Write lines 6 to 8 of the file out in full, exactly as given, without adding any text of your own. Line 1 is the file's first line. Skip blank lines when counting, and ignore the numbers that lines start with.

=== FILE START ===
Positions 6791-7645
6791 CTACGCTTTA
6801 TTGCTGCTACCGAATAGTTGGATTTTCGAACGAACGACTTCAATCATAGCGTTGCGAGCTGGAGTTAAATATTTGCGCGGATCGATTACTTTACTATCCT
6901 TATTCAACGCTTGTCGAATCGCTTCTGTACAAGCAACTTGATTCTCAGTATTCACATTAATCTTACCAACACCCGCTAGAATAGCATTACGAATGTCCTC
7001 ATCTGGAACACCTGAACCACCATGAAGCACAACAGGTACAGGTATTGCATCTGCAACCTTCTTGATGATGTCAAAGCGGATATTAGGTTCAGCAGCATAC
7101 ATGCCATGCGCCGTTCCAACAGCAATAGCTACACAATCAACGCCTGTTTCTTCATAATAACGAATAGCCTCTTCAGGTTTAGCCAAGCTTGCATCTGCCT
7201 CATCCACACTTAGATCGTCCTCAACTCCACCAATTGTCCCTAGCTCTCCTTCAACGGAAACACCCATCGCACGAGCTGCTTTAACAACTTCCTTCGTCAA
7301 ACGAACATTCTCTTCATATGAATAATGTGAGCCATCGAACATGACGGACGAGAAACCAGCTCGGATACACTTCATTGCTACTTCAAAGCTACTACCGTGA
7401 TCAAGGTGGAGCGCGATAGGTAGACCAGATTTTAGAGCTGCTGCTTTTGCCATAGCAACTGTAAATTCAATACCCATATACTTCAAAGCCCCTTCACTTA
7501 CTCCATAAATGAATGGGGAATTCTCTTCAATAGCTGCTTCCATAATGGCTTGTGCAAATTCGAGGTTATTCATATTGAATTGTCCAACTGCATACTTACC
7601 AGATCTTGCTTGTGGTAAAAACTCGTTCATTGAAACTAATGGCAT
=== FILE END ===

7101 ATGCCATGCGCCGTTCCAACAGCAATAGCTACACAATCAACGCCTGTTTCTTCATAATAACGAATAGCCTCTTCAGGTTTAGCCAAGCTTGCATCTGCCT
7201 CATCCACACTTAGATCGTCCTCAACTCCACCAATTGTCCCTAGCTCTCCTTCAACGGAAACACCCATCGCACGAGCTGCTTTAACAACTTCCTTCGTCAA
7301 ACGAACATTCTCTTCATATGAATAATGTGAGCCATCGAACATGACGGACGAGAAACCAGCTCGGATACACTTCATTGCTACTTCAAAGCTACTACCGTGA